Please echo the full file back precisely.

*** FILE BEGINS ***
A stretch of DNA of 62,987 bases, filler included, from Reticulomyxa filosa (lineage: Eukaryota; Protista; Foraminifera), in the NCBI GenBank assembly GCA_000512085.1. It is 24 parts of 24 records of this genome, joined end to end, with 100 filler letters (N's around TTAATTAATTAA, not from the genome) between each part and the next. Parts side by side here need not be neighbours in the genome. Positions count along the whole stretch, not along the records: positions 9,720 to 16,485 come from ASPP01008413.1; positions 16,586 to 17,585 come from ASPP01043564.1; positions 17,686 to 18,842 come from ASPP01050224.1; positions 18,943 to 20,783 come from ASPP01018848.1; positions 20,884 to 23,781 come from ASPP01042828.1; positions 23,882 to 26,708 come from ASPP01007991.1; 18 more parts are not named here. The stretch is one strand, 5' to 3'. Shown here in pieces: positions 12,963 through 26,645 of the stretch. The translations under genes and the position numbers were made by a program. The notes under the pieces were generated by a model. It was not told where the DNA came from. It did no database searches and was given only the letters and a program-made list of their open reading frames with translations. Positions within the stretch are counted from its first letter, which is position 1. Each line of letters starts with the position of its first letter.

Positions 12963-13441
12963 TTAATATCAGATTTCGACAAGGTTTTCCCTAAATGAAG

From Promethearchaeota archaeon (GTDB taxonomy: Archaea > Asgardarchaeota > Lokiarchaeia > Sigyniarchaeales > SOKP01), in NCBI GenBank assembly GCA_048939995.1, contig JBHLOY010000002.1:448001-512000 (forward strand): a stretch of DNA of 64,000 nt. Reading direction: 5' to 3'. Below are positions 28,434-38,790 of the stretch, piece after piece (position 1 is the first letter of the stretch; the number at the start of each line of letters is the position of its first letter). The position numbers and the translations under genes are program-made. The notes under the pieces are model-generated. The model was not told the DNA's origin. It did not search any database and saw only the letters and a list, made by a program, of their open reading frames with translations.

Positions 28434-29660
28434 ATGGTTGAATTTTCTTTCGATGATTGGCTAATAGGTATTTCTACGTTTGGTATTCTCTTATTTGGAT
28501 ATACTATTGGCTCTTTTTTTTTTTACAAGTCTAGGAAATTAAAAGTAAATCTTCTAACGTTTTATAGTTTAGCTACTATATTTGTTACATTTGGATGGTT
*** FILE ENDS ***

A stretch of DNA of 62,987 bases, filler included, from Reticulomyxa filosa (lineage: Eukaryota; Protista; Foraminifera), in the NCBI GenBank assembly GCA_000512085.1. It is 24 parts of 24 records of this genome, joined end to end, with 100 filler letters (N's around TTAATTAATTAA, not from the genome) between each part and the next. Parts side by side here need not be neighbours in the genome. Positions count along the whole stretch, not along the records: positions 9,720 to 16,485 come from ASPP01008413.1; positions 16,586 to 17,585 come from ASPP01043564.1; positions 17,686 to 18,842 come from ASPP01050224.1; positions 18,943 to 20,783 come from ASPP01018848.1; positions 20,884 to 23,781 come from ASPP01042828.1; positions 23,882 to 26,708 come from ASPP01007991.1; 18 more parts are not named here. The stretch is one strand, 5' to 3'. Shown here in pieces: positions 12,963 through 26,645 of the stretch. The translations under genes and the position numbers were made by a program. The notes under the pieces were generated by a model. It was not told where the DNA came from. It did no database searches and was given only the letters and a program-made list of their open reading frames with translations. Positions within the stretch are counted from its first letter, which is position 1. Each line of letters starts with the position of its first letter.

Positions 12963-13441
12963 TTAATATCAGATTTCGACAAGGTTTTCCCTAAATGAAG

From Promethearchaeota archaeon (GTDB taxonomy: Archaea > Asgardarchaeota > Lokiarchaeia > Sigyniarchaeales > SOKP01), in NCBI GenBank assembly GCA_048939995.1, contig JBHLOY010000002.1:448001-512000 (forward strand): a stretch of DNA of 64,000 nt. Reading direction: 5' to 3'. Below are positions 28,434-38,790 of the stretch, piece after piece (position 1 is the first letter of the stretch; the number at the start of each line of letters is the position of its first letter). The position numbers and the translations under genes are program-made. The notes under the pieces are model-generated. The model was not told the DNA's origin. It did not search any database and saw only the letters and a list, made by a program, of their open reading frames with translations.

Positions 28434-29660
28434 ATGGTTGAATTTTCTTTCGATGATTGGCTAATAGGTATTTCTACGTTTGGTATTCTCTTATTTGGAT
28501 ATACTATTGGCTCTTTTTTTTTTTACAAGTCTAGGAAATTAAAAGTAAATCTTCTAACGTTTTATAGTTTAGCTACTATATTTGTTACATTTGGATGGTT